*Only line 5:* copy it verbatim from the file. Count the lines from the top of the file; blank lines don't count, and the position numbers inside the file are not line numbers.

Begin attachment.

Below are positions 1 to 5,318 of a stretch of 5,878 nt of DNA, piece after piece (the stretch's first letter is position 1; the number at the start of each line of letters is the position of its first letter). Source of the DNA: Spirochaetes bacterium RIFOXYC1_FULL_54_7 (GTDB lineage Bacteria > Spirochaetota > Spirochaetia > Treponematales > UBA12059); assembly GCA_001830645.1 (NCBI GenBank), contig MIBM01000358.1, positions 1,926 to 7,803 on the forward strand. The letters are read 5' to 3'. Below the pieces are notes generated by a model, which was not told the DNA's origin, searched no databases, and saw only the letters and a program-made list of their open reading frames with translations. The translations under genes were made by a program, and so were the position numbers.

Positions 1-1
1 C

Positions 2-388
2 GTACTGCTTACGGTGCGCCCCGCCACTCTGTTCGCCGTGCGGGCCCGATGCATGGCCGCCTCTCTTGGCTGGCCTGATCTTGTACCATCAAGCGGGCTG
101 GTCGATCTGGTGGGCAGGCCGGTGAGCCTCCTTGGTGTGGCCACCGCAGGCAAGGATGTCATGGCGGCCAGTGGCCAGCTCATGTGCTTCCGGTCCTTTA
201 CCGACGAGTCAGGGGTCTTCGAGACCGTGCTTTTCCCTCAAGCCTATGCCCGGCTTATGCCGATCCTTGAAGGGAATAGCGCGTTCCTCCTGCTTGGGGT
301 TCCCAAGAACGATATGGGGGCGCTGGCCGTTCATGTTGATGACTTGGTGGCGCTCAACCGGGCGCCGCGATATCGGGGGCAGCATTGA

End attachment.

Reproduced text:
2 GTACTGCTTACGGTGCGCCCCGCCACTCTGTTCGCCGTGCGGGCCCGATGCATGGCCGCCTCTCTTGGCTGGCCTGATCTTGTACCATCAAGCGGGCTG